It’s that time of year again. Students and teachers are heading back to school. So we thought we’d have a back-to-school sale on of our most popular DVD for the education set – Neil Patterson’s Clay Projects and Fundamentals. Perhaps the best way to gain an understanding of clay and all it’s properties is to pick up a lump and start shaping it. And modeling clay into the human form is a great way to learn about proportion, symmetry, and gesture. In today’s post, Neil takes us through a simple figure sculpting project. This project also ties in well with history and world cultures lessons.
Texture in clay can be addictive. Who doesn’t love pressing objects into a piece of soft clay? And why stop at the handles? As Annie Chrietzberg demonstrates in today’s post, textured slab handles are a great way to carry texture throughout a piece – plus they are less messy than pulled handles and can provide instant gratification. Have a look!
Nick Ramey started out making high-fire, wheel-thrown pottery, but during graduate school became enamored with handbuilding low-fire earthenware sculptures. After grad school he decided to combine his various new skills and interests to make thrown and altered functional work, but add sculptural details to infuse it with humor. In today’s post, Nick explains his forming process. To learn about his decorating processes, check out the September/October 2012 issue of Pottery Making Illustrated!
Pottery Video of the Week: The Puffy Handle – Sandi Pierantozzi Demonstrates a Great Alternative to a Pulled Handle
Pulled handles are lovely, but they are not the only option for creating great handles on your pottery. With a little imagination and skill, you can make successful handles in a multitude of ways. Our good friend Sandi Pierantozzi, who is not lacking in the imagination or the skills department, returns today with a great idea for an alternative to the pulled handle. In this clip, Sandi shares the technique for making her “puffy” handles. Enjoy!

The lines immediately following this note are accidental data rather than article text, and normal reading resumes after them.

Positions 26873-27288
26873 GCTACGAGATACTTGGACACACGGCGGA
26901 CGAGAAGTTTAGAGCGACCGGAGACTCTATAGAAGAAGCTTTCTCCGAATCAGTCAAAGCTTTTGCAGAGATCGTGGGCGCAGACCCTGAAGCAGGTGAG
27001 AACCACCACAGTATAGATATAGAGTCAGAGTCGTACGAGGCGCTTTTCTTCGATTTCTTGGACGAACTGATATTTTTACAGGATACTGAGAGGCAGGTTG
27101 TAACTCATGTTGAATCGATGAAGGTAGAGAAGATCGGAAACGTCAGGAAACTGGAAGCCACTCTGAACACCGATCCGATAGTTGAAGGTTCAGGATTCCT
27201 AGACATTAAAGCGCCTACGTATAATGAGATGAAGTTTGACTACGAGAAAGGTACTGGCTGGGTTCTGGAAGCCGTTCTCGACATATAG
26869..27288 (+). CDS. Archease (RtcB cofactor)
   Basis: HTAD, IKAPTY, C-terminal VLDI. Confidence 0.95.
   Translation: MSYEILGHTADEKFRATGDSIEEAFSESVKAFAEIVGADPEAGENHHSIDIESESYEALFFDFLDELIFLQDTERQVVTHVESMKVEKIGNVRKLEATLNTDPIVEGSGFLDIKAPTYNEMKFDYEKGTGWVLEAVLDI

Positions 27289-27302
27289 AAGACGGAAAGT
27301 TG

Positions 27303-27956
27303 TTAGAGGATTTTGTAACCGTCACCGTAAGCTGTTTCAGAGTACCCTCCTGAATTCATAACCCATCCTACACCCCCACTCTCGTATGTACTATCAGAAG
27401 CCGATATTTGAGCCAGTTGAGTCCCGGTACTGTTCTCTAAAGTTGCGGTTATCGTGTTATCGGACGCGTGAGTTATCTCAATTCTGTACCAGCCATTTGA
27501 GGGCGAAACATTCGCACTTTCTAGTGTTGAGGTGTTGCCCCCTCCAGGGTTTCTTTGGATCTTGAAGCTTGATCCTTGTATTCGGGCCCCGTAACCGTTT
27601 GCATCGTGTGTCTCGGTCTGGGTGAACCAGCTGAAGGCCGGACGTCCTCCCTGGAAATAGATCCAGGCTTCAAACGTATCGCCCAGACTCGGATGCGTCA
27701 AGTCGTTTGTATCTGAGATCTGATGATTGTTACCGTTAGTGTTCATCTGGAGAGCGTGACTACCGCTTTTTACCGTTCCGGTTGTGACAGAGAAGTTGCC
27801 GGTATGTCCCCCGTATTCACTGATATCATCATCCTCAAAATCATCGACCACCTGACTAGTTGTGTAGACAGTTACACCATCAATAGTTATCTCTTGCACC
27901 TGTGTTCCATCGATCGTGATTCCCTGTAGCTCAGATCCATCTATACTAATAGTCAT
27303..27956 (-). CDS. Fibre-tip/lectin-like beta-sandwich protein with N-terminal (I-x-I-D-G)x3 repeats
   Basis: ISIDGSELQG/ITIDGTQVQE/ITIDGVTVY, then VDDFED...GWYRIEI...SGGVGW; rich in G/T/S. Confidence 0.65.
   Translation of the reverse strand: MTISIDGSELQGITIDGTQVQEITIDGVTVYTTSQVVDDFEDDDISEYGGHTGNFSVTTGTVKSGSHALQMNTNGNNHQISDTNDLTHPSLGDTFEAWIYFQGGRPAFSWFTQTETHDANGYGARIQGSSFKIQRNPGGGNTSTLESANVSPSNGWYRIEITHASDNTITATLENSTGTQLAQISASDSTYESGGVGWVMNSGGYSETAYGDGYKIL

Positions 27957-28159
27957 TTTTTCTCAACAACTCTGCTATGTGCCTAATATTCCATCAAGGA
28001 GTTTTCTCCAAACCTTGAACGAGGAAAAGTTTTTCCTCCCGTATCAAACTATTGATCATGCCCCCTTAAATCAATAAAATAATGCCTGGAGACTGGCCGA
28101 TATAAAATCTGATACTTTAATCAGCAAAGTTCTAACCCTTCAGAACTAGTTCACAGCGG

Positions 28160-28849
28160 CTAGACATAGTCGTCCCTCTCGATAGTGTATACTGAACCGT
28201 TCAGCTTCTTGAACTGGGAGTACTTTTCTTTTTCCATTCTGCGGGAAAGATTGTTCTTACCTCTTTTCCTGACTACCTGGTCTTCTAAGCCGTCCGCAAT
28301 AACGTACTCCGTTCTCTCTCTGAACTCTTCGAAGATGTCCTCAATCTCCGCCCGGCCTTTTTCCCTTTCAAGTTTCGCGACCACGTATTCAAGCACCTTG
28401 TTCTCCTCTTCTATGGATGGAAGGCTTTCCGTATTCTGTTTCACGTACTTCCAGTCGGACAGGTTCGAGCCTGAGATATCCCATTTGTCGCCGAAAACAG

Today, Charlie Tefft explains how he throws and alters his “wren” pitchers.
In this clip, Joyce Michaud demonstrates the traditional east Asian coil technique, which combines coiling with potter’s wheel concepts. Joyce shows us how to “hand throw” with the grace and fliudity of someone who has been doing this for a long time. During this demonstration, she explains how this method can make work more structurally sound because it compresses and aligns the clay particles with the form, which can then open the doors for trying new and more-challenging forms. Along the way, she passes on great tips such as a cool way to establish a concave foot on a coil-built piece.
Refining a process often leads the way to artistic and financial success. For Larry Elardo, developing a more effective method for creating his highly-textured containers posed an interesting challenge. By experimenting with different methods, and using engineering tools to assist him, Larry found that handbuilding upside down, combining slab and coil methods, and beveling edges considerably reduced the time he spends making each creation.
Denver potter Annie Chrietzberg demonstrates her creative technique for making nesting pots from slab-built forms. This step-by-step how-to project illustrates how to use tart tins from a kitchen store as templates, how to cut darts in slabs to make square forms and how to work with textured surfaces to get truly unique dishes.
Handbuilding Video: How to Make a Handbuilt Textured Ceramic Hors D’oeuvres Tray Using Just, Your Hands, a Lump of Clay, a Spring and a Sponge
Today we have a cool little video from Mark Peters. Mark is so good at taking a simple idea and the most basic of tools – a lump of clay, a sponge, and a stretched-out spring – and turning it into a loose, yet elegant piece of pottery. Have a look and then give this one a try!
You might recall a recent CAD video in which Deb Schwartzkopf demonstrated one of her sweet little dessert bowls. In today’s post, an excerpt from the January/February 2012 Pottery Making Illustrated, Deb expands on that demonstration to show some variations on that form. If you find a little time to experiment, you’ll see that the possibilities are endless with this technique.